It would prove to be an unhappy hunting ground for the Red Rose, who not only suffered a heavy defeat on their maiden trip but succumbed to a narrow 14-13 loss two years later in their only other contest at the ground.

The fact England were heading to Croke Park for the first time made the 2007 contest historic enough, yet Brian Ashton’s men made further, unwanted, history by conceding 42 points – a record number for an English side in 124 years of Championship rugby.

Some exquisite interplay between Ronan O’Gara, Gordon D’Arcy, Brian O’Driscoll and Shane Horgan left the visitors flat-footed time and again as Girvan Dempsey, David Wallace and O’Gara’s boot established a 23-3 half-time lead.

Ireland didn’t let up after the break as Horgan and Isaac Boss dotted down, while O’Gara was metronomic from the tee and England were outmuscled up front, leading to Ashton to describe the post-match dressing room as “like being in a mortuary.”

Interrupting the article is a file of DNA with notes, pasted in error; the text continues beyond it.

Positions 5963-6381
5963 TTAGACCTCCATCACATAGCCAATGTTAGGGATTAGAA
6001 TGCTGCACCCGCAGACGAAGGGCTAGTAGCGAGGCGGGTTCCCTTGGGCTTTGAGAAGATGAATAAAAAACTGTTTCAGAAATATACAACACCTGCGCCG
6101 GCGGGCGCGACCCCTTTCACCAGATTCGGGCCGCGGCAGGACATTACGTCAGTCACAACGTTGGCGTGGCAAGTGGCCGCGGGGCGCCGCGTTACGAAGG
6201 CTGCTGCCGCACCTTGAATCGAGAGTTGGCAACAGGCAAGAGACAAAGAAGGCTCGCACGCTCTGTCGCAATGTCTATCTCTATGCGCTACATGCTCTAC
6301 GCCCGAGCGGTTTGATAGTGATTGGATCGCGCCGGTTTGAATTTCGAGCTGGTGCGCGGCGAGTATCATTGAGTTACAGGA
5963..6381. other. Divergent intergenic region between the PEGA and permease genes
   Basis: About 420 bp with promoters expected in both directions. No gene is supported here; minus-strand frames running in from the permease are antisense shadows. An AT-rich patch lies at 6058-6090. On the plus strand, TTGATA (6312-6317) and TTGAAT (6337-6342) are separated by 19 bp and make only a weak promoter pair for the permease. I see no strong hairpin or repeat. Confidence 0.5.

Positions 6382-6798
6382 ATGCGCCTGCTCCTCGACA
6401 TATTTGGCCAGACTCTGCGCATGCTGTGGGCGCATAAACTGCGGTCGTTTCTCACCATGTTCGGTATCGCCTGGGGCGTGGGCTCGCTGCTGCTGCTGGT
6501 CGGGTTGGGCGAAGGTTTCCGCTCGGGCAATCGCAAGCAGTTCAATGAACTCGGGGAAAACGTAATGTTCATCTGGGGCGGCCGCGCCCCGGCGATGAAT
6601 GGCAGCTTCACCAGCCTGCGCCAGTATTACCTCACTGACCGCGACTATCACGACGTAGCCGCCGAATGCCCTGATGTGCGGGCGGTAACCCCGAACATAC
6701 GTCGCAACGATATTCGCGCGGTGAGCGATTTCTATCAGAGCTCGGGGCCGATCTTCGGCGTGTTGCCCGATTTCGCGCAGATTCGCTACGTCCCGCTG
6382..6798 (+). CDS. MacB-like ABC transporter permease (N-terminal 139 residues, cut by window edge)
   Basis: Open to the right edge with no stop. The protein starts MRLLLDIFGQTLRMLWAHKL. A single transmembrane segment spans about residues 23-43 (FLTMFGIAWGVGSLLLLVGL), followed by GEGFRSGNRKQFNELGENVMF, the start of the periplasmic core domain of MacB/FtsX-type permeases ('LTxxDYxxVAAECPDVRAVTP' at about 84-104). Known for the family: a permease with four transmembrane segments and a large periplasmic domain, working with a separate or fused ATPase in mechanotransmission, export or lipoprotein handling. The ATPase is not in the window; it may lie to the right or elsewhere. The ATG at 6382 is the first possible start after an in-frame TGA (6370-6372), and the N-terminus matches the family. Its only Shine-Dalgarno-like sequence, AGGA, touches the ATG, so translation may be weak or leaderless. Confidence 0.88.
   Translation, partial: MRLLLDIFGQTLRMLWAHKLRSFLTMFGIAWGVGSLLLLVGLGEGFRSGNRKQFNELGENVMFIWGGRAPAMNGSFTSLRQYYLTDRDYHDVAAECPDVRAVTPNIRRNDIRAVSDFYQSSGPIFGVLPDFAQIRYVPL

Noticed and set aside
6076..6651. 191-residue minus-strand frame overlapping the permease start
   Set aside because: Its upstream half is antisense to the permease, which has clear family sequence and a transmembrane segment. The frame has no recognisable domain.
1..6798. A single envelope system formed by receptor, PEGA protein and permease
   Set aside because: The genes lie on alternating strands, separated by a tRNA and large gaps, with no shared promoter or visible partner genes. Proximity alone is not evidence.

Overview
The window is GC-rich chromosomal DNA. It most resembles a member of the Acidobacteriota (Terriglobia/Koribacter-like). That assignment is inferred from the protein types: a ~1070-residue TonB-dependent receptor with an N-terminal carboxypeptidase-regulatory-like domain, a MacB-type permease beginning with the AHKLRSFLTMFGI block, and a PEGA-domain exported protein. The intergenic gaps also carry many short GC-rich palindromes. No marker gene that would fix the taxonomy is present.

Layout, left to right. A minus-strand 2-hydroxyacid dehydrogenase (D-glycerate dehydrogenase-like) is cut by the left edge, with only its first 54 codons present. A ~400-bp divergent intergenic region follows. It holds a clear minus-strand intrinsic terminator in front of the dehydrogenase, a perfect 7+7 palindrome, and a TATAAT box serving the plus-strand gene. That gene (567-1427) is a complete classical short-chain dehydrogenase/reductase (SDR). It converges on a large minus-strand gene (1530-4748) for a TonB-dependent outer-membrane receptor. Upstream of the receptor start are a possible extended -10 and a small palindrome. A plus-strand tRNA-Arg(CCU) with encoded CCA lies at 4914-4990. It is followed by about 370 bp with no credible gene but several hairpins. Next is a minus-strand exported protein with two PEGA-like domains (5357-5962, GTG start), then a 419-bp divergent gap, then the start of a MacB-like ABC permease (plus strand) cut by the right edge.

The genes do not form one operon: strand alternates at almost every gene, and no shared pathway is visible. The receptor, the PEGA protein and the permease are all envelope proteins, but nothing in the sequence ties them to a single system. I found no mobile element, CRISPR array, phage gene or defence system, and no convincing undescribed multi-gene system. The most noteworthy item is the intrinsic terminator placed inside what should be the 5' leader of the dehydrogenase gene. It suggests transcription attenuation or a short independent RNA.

Wales 15-17 Ireland (2009)

“Drop at goal. Grand Slam at stake. HE’S GOT IT!”

It had been 61 years since Ireland won a Grand Slam, until Ronan O’Gara’s drop goal took them over line in dramatic circumstances and led to that spine-tingling piece of commentary.

In a lively affair in Cardiff, Ireland trailed Wales 6-0 at half-time thanks to a pair of Stephen Jones penalties but sprung into life in the second period through tries from Brian O’Driscoll and Tommy Bowe – the latter coming when Bowe collected O’Gara’s chip and raced away from Shane Williams.

However, Wales fly-half Jones appeared to snatch history out of Ireland’s hands as he slotted over two penalties to take his side close to a Triple Crown title.

With just over two minutes remaining and one point behind, O’Gara stepped up to deliver a drop goal for the ages, sending the Irish fans who had travelled to Cardiff wild. But it still wasn’t over…

Jones had another opportunity to break Irish hearts but his last-gasp penalty fell agonisingly short and Ireland finally tasted Grand Slam glory after a lifetime of hurt.